Member Profile: Kurstin Finch Gnehm
Advancement celebrates generosity—and that's the best part of the job, says Kurstin Finch Gnehm.
"People have immense capacity for kindness. I love that my job is to find an outlet for it," says Finch Gnehm, deputy director of philanthropy at the Royal Academy of Music in London, and a longtime CASE volunteer.
Here, Finch Gnehm shares her best career advice, what she loves about volunteering, and more.
How did you find your way to advancement and your current role at your institution?
I backed into advancement, as so many of us do. I wanted a career in education but didn’t have the patience for a Ph.D., so I cast around for other roles that suited my technology and project management skills. When my alma mater, Linfield College, advertised for an associate director of advancement services, I jumped at the chance, even though I had no clue what advancement services was. I haven’t looked back, and it’s taken me from Oregon to Scotland and finally to London.
What’s one professional achievement that you’re particularly proud of?
I’ve worked with probably close to 300 student fundraisers over the course of fifteen years, running call rooms, managing internships, and mentoring. I’m incredibly proud that many of them have gone on to successful professional fundraising careers themselves across the world. They’ll be able to help their institutions in ways I could never dream of.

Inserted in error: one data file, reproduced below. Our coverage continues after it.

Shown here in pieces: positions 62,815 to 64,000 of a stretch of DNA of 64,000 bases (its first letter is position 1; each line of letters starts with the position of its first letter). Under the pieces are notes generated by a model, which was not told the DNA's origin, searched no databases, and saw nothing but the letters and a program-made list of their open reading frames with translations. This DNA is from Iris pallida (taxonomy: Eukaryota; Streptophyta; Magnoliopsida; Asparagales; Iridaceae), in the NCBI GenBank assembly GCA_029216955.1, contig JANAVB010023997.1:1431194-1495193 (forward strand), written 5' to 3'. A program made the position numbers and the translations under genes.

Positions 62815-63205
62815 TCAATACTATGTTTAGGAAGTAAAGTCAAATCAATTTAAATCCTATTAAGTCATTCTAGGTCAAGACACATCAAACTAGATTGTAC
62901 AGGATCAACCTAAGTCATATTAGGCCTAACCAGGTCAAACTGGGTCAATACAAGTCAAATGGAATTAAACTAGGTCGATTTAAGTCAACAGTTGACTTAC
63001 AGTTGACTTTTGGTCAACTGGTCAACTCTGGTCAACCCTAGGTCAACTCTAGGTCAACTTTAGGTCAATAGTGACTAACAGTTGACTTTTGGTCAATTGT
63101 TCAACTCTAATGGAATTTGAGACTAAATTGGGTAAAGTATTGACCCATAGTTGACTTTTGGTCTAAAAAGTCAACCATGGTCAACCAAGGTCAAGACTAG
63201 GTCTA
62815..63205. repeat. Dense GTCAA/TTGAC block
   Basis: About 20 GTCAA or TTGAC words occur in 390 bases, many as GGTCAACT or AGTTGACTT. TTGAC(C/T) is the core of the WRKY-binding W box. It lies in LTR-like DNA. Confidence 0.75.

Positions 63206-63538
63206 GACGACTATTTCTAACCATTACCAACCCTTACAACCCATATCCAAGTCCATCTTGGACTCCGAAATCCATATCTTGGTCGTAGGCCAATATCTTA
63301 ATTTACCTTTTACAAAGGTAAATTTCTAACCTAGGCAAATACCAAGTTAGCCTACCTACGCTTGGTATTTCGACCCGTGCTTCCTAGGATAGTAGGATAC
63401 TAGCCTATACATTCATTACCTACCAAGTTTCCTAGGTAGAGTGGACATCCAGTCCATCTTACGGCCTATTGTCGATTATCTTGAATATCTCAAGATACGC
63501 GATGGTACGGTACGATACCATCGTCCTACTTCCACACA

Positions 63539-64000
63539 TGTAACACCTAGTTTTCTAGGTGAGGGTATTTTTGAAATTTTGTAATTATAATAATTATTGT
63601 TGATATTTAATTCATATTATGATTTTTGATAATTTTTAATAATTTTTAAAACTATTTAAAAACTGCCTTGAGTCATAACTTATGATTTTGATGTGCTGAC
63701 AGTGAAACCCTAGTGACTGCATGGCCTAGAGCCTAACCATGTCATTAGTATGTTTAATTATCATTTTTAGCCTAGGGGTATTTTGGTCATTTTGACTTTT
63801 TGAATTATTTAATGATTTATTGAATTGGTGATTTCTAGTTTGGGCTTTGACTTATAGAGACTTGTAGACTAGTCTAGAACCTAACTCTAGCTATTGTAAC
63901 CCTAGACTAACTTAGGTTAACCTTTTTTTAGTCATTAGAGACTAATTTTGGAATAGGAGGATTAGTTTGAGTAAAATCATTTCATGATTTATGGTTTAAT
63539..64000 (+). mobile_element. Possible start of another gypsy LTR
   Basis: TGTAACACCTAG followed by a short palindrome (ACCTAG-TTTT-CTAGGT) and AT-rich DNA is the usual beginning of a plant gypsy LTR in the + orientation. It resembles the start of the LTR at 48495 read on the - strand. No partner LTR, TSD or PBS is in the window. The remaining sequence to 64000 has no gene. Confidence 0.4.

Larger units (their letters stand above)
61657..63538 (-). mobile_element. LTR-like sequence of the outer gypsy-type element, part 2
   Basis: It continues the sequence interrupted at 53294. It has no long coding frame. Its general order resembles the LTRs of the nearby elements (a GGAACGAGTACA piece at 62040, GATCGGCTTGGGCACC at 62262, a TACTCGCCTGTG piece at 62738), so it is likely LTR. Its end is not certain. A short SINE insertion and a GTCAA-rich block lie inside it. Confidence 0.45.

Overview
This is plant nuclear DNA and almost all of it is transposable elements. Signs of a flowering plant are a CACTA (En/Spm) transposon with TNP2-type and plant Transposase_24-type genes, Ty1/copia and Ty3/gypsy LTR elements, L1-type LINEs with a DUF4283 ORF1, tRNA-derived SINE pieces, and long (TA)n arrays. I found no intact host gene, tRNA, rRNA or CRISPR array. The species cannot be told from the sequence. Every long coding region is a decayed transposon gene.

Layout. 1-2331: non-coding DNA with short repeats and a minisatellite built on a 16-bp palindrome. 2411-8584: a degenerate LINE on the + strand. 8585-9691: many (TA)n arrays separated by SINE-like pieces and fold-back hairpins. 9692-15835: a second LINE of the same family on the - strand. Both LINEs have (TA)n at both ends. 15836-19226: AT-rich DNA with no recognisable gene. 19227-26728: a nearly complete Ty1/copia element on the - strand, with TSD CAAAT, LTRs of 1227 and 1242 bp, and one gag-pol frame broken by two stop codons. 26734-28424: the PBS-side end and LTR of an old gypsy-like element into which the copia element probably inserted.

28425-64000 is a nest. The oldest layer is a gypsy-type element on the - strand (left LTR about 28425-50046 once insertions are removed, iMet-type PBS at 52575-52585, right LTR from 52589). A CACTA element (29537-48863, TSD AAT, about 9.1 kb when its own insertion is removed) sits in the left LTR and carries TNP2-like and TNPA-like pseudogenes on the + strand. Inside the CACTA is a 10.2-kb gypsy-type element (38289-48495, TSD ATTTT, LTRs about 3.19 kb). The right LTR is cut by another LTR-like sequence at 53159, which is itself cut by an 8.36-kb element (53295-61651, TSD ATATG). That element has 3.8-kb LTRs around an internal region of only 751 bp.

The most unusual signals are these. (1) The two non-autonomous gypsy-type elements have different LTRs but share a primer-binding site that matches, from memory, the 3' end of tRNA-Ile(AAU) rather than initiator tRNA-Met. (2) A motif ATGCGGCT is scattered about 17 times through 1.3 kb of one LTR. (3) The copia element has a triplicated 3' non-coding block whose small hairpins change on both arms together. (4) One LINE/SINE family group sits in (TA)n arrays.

How have you been involved with CASE, and what has that experience meant to you?
I think I served on my first CASE Circle of Excellence panel in 2008 in District VIII. Since then, I’ve co-chaired the CASE Europe Regular Giving conference three times, and I’m in my second year of co-chairing the fundraising track for the CASE Europe Annual Conference, in addition to speaking at several conferences each year.
I love being involved with CASE for first access to thought leadership and networks, of course, but my real passion is about providing a place where higher education fundraisers can think deeply about and celebrate their work. CASE is the opportunity to sit at a campfire and chat with the brightest people in the profession. What wonderful luck to have access to it.
What’s a professional lesson you’d pass along to someone just starting out in advancement?
In the first six months, spend 80% of your time immersing yourself in the ethos of your institution. Attend as many meetings, matches, performances, lectures, and classes as you can. Absorb the vocabulary, the values, the cultural touchpoints. Talk to anyone who will give you five minutes, including the cleaners and estates staff. As a fundraiser, this intelligence will serve you better than anything else you’ll learn in the office.
What do you love about your job?
It reminds me, even in the face of a world that can seem unkind, of the power and generosity of the human spirit. People have immense capacity for kindness. I love that my job is to find an outlet for it.
What’s something you keep on your desk or in your office that’s really special to you? What’s the story behind it?
Twenty-five years ago, during my semester abroad as a university student, I sent my parents a very silly postcard of a man in a kilt from Scotland. I couldn’t have guessed that 15 years later I’d live there. The postcard is battered and dog-eared now, but I keep it on my desk to remind me how far a fundraising career can take you.